Risk is inherent with all surgical procedures. Most endoscopic sinus surgery (ESS) is uncomplicated. Among the many complications inherent with ESS are the neurologic complications, which include cerebrospinal fluid rhinorrhea, traumatic soft tissue and vascular injuries, infection, and seizures. Despite intense review of a patient's preoperative scans, use of stereotactic image guidance, and an expert understanding of anatomy, neurologic complications occur. An understanding of these complications and how to manage them can help to reduce long-term patient injury as well as help prevent recurrence.

  10. Effects of Oral Stimulus Frequency Spectra on the Development of Non-nutritive Suck in Preterm Infants with Respiratory Distress Syndrome or Chronic Lung Disease, and Preterm Infants of Diabetic Mothers

    PubMed Central

    Barlow, SM; Lee, Jaehoon; Wang, Jingyan; Oder, Austin; Oh, Hyuntaek; Hall, Sue; Knox, Kendi; Weatherstone, Kathleen; Thompson, Diane

    2013-01-01

    The precocial nature of orofacial sensorimotor control underscores the biological importance of establishing ororythmic activity in human infants. The purpose of this study was to assess the effects of comparable doses of three forms of orosensory experience, including a low-velocity spectrally reduced orocutaneous stimulus (NT1), a high-velocity broad spectrum orocutaneous stimulus (NT2), and a SHAM stimulus consisting of a blind pacifier. Each orosensory experience condition was paired with gavage feedings 3x/day for 10 days in the neonatal intensive care unit (NICU). Four groups of preterm infants (N=214), including those with respiratory distress syndrome (RDS), chronic lung disease (CLD), infants of diabetic mothers (IDM), and healthy controls (HI) were randomized to the type of orosensory condition. Mixed modeling, adjusted for gender, gestational age, postmenstrual age, and birth weight, demonstrated the most significant gains in non-nutritive suck (NNS) development among CLD infants who were treated with the NT2 stimulus, with smaller gains realized among RDS and IDM infants. The broader spectrum of the NT2 stimulus maps closely to known response properties of mechanoreceptors in lip, tongue, and oral mucosa and is more effective in promoting NNS development among preterm infants with impaired oromotor function compared to the low-velocity, spectrally reduced NT1 orosensory stimulus. PMID:25018662

  11. Treatment of metabolic acidosis in patients with stage 3 chronic kidney disease with fruits and vegetables or oral bicarbonate reduces urine angiotensinogen and preserves glomerular filtration rate.

    PubMed

    Goraya, Nimrit; Simoni, Jan; Jo, Chan-Hee; Wesson, Donald E

    2014-11-01

    Alkali therapy of metabolic acidosis in patients with chronic kidney disease (CKD) with plasma total CO2 (TCO2) below 22 mmol/l per KDOQI guidelines appears to preserve estimated glomerular filtration rate (eGFR). Since angiotensin II mediates GFR decline in partial nephrectomy models of CKD and even mild metabolic acidosis increases kidney angiotensin II in animals, alkali treatment of CKD-related metabolic acidosis in patients with plasma TCO2 over 22 mmol/l might preserve GFR through reduced kidney angiotensin II. To test this, we randomized 108 patients with stage 3 CKD and plasma TCO2 22-24 mmol/l to Usual Care or interventions designed to reduce dietary acid by 50% using sodium bicarbonate or base-producing fruits and vegetables. All were treated to achieve a systolic blood pressure below 130 mm Hg with regimens including angiotensin converting enzyme inhibition and followed for 3 years. Plasma TCO2 decreased in Usual Care but increased with bicarbonate or fruits and vegetables. By contrast, urine excretion of angiotensinogen, an index of kidney angiotensin II, increased in Usual Care but decreased with bicarbonate or fruits and vegetables. Creatinine-calculated and cystatin C-calculated eGFR decreased in all groups, but loss was less at 3 years with bicarbonate or fruits and vegetables than Usual Care. Thus, dietary alkali treatment of metabolic acidosis in CKD that is less severe than that for which KDOQI recommends therapy reduces kidney angiotensin II activity and preserves eGFR.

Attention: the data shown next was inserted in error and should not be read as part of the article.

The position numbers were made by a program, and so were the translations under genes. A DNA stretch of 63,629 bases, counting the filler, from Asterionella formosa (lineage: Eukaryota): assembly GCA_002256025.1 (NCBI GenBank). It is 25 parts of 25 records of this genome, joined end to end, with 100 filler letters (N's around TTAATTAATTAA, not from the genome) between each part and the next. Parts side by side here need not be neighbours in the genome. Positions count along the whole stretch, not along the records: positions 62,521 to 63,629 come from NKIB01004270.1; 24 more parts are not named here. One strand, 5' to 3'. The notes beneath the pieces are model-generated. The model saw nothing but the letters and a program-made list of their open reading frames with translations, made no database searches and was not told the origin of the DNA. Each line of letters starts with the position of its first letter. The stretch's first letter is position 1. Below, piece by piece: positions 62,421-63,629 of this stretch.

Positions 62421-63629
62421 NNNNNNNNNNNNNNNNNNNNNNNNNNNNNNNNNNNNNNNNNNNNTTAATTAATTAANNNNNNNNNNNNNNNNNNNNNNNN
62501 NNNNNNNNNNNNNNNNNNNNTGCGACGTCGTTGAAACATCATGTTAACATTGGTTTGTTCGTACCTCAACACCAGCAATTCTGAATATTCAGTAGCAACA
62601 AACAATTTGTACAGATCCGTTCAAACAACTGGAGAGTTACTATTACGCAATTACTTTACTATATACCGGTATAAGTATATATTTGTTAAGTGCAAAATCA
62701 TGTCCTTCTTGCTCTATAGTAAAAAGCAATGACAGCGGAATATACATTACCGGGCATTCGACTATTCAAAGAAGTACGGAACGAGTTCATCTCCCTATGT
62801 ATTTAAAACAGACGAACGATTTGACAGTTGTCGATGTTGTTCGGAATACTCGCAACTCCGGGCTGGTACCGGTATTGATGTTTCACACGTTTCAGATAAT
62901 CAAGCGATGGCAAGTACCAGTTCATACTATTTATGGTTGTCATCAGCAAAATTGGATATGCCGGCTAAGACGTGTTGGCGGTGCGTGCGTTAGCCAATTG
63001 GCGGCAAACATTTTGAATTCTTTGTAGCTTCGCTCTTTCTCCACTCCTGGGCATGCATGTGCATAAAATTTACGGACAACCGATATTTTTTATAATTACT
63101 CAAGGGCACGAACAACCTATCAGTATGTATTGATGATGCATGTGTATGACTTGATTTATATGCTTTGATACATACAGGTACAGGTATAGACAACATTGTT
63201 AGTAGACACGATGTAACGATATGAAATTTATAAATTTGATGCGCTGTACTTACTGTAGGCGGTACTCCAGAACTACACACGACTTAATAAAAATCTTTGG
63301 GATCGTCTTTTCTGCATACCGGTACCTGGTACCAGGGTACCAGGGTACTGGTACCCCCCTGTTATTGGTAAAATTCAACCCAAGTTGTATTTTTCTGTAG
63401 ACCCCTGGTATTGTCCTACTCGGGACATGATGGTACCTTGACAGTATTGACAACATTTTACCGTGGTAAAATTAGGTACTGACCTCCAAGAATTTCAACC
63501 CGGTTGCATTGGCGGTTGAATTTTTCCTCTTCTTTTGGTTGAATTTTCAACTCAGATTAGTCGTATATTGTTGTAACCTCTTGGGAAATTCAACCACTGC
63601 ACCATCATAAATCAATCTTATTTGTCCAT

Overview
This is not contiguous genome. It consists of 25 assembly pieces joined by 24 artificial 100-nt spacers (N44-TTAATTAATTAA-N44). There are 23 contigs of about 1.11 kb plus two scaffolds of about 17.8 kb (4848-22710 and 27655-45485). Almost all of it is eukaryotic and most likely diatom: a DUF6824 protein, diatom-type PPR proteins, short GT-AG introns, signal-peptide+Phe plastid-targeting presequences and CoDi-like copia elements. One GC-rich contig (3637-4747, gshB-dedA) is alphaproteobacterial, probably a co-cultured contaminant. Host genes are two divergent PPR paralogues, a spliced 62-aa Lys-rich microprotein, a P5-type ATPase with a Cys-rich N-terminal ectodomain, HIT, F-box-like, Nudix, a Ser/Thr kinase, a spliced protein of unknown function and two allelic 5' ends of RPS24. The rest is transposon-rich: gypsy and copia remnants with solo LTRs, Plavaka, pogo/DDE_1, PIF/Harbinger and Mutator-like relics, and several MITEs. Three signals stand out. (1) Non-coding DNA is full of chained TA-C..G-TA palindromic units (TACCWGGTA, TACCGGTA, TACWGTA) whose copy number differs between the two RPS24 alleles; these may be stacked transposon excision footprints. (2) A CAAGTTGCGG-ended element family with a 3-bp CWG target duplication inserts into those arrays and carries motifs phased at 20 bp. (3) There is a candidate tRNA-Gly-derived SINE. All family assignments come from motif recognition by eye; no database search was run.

12. A 90-day study of sub-chronic oral toxicity of 20 nm positively charged zinc oxide nanoparticles in Sprague Dawley rats

    PubMed Central

    Park, Hark-Soo; Kim, Seon-Ju; Lee, Taek-Jin; Kim, Geon-Yong; Meang, EunHo; Hong, Jeong-Sup; Kim, Su-Hyon; Koh, Sang-Bum; Hong, Seung-Guk; Sun, Yle-Shik; Kang, Jin Seok; Kim, Yu-Ri; Kim, Meyoung-Kon; Jeong, Jayoung; Lee, Jong-Kwon; Son, Woo-Chan; Park, Jae-Hak